Then COVID-19 hit, and products started flying off the shelves. Availability is suddenly king. Brands and supermarkets were quick to react to this disruption, canceling consumer and trade promotions alike, until such time that products become more readily available. How long this will take is anyone’s guess.

So now as we pause and take a look at this new landscape, what will be the effect on how consumers shop and use coupons? And how will brands adapt?

Progressive Grocer cited the Brick Meets Click/ShopperKit Online Grocery Shopping Survey, conducted last week, reporting that “new research shows 31% of U.S. households (about 39.5 million in total) have used ecommerce for groceries in the past month. In August 2019, that number was 13%.”

Many other stats out there talk about massive increases in online shopping for groceries, first time orderers and the like. There will be a rebalancing, but some behavior changes have certainly been accelerated. CPG brands need to be mindful of these changes. And they will need to provide support at the digital shelf. Most online grocery sites allow CPGs to provide offers through the retailers’ loyalty cards that can be activated in the cart. You’ll see a lot more of this.

For those consumers who have their pantries and freezers maxed out, it could be 3-6 months before we see them go back to normal patterns. But according to Path to Purchase, there are lots of consumers looking for coupons and savings and will continue to do so after the crisis is over. This makes sense. After the initial frenzy, with money tight and job losses mounting, looking for ways to save and be smart are quickly returning. So couponing, comparing costs via circulars, making shopping lists and bulk meal planning are essential right now in millions of households. And that trend will continue unless we see some real upturns in the economy.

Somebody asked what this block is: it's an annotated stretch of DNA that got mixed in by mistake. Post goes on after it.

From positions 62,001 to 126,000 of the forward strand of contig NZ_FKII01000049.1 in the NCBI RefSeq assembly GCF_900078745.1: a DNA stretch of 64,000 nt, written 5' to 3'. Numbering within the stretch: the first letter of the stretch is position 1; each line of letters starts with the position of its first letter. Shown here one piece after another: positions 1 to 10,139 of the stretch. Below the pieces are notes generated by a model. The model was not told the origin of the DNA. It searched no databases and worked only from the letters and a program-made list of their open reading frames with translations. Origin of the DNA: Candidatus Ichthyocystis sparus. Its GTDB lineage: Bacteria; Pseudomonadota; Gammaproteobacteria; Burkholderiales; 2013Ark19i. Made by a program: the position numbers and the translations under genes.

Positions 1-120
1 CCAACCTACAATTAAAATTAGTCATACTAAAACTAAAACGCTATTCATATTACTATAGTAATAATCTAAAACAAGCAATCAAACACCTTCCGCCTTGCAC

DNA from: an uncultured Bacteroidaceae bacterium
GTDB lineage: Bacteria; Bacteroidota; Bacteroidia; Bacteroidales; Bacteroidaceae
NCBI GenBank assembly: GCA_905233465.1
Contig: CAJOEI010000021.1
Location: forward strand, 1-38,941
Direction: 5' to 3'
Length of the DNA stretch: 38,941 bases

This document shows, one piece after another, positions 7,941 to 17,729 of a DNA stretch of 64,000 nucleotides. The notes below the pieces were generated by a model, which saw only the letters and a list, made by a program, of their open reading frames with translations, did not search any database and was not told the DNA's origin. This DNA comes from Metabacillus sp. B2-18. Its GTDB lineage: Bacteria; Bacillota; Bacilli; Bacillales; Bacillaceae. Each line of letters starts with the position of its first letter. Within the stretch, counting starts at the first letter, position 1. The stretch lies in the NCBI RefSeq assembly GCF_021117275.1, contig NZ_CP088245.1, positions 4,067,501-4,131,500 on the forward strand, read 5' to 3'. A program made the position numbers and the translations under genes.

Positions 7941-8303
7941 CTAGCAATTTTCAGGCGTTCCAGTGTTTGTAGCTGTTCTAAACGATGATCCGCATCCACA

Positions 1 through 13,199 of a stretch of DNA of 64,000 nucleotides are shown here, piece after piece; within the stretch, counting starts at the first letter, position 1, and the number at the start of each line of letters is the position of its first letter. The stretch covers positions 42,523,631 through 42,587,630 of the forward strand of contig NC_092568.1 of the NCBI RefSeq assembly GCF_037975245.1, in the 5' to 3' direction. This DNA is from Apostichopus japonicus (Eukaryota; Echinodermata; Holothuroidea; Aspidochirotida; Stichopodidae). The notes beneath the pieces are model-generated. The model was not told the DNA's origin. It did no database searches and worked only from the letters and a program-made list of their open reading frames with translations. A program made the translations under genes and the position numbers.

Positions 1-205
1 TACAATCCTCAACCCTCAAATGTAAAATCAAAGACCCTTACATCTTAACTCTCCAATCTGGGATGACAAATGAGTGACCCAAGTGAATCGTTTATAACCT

The pandemic has also created one of the largest trial programs in modern times, or maybe, ever. With the lack of product on shelf, consumers are being exposed to other lesser brands and more private label products and have randomly switched their routine brand purchases simply based on availability. Private label is already a brand’s greatest threat, and moving forward, brands are going to need to incentivize loyal consumers, in order to get them back and keep them in the fold.

On the flip side, those brands that have found a moment in the sun can take advantage of this unique opportunity. They are gaining unexpected trial without incentives. According to an interview in the April 1, 2020 Food Navigator USA.com e-newsletter, done with Joan Driggs, Vice President, Thought Leadership, IRI, she recommends that these smaller brands begin to increase marketing and trade spends in order to reach consumers looking for savings.

In the end, consumers are looking for brands that are in this fight with them and are willing to provide discounts to help with the overwhelming effects of COVID-19, now and in the future. So incentives and coupons aren’t going anywhere. They will actually be more important in the foreseeable future. And an important tool in your CP arsenal.